In this new blog post series, we’ll examine some trouble zones in the home when it comes to wetness and moisture management. We’ll also provide some quick tips to help remedy these common moisture issues in the trouble areas discussed. If you have any severe problems or just need a hand figuring out the best approach to take in managing moisture in your home, call our team at BelRed today.
In our final home moisture and humidity blog post, we’re paying special attention to another target zone for these problems—the kitchen. The kitchen is obviously a place that can be very troublesome when it comes to keeping things dry. Exposed water can almost always be found in the kitchen. Whether it’s during meal preparation or otherwise, managing the moisture in your kitchen can help keep the relative humidity in your whole home down, keeping things clean, safe and comfortable. Here are some tips for kitchen moisture management to round out our series:
Tip 1 – Ventilate, ventilate, ventilate. Proper ventilation is absolutely crucial when it comes to humidity in the kitchen. Oven and stovetop cooking can greatly contribute to moisture in the air and condensation in the kitchen if things aren’t properly ventilated. Make sure your oven fan is working well and always use it during cooking, especially when boiling water. A good fan and hood vent will take the moisture from the cooking process and send it directly outside. If a vent or fan isn’t an option in your home, try to cook with a window open.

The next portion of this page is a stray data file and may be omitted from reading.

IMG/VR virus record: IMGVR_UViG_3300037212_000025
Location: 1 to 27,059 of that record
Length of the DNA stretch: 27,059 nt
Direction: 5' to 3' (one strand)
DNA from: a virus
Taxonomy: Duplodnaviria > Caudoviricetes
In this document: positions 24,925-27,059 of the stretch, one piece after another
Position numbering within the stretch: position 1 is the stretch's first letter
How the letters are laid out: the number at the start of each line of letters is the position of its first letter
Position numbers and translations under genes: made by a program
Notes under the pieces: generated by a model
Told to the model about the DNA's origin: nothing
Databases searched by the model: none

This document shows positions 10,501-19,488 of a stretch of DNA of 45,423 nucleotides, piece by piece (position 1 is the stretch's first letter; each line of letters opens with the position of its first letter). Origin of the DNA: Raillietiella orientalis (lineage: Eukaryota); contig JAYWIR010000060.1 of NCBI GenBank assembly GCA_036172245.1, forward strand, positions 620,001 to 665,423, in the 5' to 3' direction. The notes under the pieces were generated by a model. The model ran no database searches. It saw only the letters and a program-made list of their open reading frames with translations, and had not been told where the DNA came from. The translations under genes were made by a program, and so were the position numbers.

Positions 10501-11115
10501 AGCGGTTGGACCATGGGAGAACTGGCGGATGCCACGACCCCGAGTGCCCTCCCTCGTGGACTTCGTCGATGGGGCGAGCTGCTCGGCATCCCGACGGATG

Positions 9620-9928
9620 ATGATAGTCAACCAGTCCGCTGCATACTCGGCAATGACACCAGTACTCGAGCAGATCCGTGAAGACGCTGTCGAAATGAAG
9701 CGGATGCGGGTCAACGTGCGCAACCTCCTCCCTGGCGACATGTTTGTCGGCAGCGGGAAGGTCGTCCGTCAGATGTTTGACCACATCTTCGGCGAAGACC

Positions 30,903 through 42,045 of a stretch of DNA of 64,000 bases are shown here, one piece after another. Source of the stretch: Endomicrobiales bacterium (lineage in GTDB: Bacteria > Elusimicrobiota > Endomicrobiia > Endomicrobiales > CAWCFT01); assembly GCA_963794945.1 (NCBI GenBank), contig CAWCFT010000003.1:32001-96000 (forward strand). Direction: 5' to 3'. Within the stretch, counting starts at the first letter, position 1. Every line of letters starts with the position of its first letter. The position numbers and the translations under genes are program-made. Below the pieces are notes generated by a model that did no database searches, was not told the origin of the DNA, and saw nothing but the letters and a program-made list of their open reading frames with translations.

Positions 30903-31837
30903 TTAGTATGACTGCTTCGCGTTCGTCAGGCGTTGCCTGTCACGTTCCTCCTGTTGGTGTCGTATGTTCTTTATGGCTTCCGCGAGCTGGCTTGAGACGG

Tip 2 – Keep a lid on it. Similarly (and supplementary) to our first tip, try to keep things covered for as long as possible when cooking in pots and pans on the stovetop. A lid keeps moisture in and blocks it from providing a steady flow of wet steam out into the air.
Tip 3 – Ditch the carpet. It’s fairly uncommon to see carpet in kitchens today—and for good reason. If you do have carpet in the kitchen, perhaps it’s time to think about switching it out for a harder flooring choice like hardwood, laminate or tile. Carpet traps moisture and can lead to bigger moisture-related problems, such as mold. Plus, it’s much easier to clean other surfaces from the regular food and drink spills that happen in the kitchen. A win-win.
Tip 4 – Wipe down surfaces regularly. Water or other liquids that sit on the counter for too long can easily lead to the beginnings of mold and mildew issues in the kitchen. When you’re done using the space, clean and wipe down on wet surfaces. This will help ensure the kitchen is dry, clean and comfortable.Tags: humidity, Indoor air quality, kitchen moisture, moisture management, mold, relative humidity